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Three playing fields in USCAI, the purpose built, just write the check approach owner, the long time non pro racers with some sponsorship, and the Company cars built to sell products.

There is another class of the more grassroots build on a realistic budget, that the TV show likes to highlight. The reality is, you don't win without being in a full built race car with carpet and lights installed, and a serious wheel at the helm.
 

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Thunderhill was a blast! And the Siskyous....where have you been all winter? Not a drop of the white stuff anywhere!

Sparky it sounds like we're headed in the same direction. I'm looking at running Pacific and the Ridge as well as Bremerton...you've got a head start as I'm still putting my junk together. Hopefully I'll be on the road by the end of April and signed up for HPDE shortly after.

:thumbsup:
 

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Discussion Starter #33
Three playing fields in USCAI, the purpose built, just write the check approach owner, the long time non pro racers with some sponsorship, and the Company cars built to sell products.

There is another class of the more grassroots build on a realistic budget, that the TV show likes to highlight. The reality is, you don't win without being in a full built race car with carpet and lights installed, and a serious wheel at the helm.
I'm not looking to win anything. I just want to be better than the guy who's in last place...just a dumb girl in her 50 year old secretary car lol.

Thunderhill was a blast! And the Siskyous....where have you been all winter? Not a drop of the white stuff anywhere!

Sparky it sounds like we're headed in the same direction. I'm looking at running Pacific and the Ridge as well as Bremerton...you've got a head start as I'm still putting my junk together. Hopefully I'll be on the road by the end of April and signed up for HPDE shortly after.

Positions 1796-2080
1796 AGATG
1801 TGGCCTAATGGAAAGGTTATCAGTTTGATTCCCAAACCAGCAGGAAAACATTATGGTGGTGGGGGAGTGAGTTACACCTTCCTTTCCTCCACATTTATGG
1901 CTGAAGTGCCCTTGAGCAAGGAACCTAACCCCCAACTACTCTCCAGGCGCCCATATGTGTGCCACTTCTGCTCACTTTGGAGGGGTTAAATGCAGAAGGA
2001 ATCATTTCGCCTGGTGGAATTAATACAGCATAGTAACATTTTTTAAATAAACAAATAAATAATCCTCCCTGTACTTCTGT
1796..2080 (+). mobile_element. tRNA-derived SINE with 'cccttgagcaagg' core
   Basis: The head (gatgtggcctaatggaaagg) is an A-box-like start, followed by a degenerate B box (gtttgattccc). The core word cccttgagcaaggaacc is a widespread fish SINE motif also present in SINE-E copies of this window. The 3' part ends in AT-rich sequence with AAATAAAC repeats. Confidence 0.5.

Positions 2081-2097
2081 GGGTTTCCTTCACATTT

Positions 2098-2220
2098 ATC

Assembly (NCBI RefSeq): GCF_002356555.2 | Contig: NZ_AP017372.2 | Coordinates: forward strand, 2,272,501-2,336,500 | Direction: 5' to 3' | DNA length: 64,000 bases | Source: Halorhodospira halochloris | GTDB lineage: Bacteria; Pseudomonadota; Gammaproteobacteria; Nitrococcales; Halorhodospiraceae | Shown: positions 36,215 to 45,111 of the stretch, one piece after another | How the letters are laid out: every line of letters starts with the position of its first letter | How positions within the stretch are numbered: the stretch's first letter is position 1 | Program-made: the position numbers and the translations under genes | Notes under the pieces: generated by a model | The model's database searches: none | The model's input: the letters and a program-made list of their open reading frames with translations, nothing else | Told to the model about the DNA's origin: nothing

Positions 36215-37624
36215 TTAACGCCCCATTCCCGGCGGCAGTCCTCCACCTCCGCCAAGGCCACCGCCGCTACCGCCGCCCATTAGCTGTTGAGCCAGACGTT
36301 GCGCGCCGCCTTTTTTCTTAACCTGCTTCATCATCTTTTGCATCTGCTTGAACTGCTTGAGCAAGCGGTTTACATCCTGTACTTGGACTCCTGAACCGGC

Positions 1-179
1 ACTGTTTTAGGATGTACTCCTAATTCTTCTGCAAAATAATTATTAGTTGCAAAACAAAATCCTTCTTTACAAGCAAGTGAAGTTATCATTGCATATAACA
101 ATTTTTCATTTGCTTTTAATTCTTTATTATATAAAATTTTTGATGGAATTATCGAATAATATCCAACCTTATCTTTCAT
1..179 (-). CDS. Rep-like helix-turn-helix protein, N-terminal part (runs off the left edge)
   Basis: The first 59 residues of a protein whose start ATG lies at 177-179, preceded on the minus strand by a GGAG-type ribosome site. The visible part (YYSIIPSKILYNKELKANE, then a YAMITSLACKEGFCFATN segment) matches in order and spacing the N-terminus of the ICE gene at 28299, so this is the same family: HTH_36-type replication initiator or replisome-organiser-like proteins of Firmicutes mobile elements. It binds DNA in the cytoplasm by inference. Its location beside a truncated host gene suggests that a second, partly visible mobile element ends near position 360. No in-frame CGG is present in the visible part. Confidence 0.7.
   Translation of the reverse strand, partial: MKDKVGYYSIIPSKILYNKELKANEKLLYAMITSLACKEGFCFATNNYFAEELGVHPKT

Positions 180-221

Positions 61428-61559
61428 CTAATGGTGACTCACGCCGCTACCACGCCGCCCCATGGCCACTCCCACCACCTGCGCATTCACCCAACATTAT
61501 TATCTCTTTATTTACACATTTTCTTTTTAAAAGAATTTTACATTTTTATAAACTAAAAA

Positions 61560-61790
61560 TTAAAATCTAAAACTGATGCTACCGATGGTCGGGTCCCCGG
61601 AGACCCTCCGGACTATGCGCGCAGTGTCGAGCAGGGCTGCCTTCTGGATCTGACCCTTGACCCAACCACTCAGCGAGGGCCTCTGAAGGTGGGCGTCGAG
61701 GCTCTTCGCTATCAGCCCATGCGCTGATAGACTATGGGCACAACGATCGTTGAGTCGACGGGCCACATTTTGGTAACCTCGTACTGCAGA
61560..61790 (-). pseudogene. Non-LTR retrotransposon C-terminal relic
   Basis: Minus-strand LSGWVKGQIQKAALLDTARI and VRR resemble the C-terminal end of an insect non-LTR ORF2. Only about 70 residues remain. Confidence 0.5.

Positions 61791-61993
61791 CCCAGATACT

:thumbsup:
Ugh. It was too much of a gamble, and really too far for us. I'm trying to lobby them to bring it back to PIR next year!!! There's a HPDE at The Ridge 5/7 with Hooked on Driving that I'm going to - maybe swing by at the least, say hi, and hitch a ride! :)
 

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Portland was.....not very successful last year. We joked that at least everyone finished in the top 20, hard to run this kind of program with low numbers.
I did hear some chitter chatter at Thunderhill about Oregon Raceway Park, I've never been but it is a bit closer.

:thumbsup:
 

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Discussion Starter #36
Portland was.....not very successful last year. We joked that at least everyone finished in the top 20, hard to run this kind of program with low numbers.
I did hear some chitter chatter at Thunderhill about Oregon Raceway Park, I've never been but it is a bit closer.

:thumbsup:
Could've been that, at least around here, I was the only one in my circle of track friends that even *knew* about the series. Thunderhill adds another 2 total days of travel - and expenses - for me.

I guess my biggest gripe was, if you're going to move it south to CA, move it later in the year (so we don't have to worry about little things like towing in the mountains in winter). :)
 

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Discussion Starter #38
Only can see the first pic, but yes - that's what I'm thinking. The hunt begins!
 

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I dont know if the 65-66's used the core support seal like the 67 up AC and big block cars did but it's only about $20 and can be glued in place. I know temp wise it forces more air through the radiator ,it will also prevent air from packing up under the hood.

The 67 A Sedan Shelbys used it.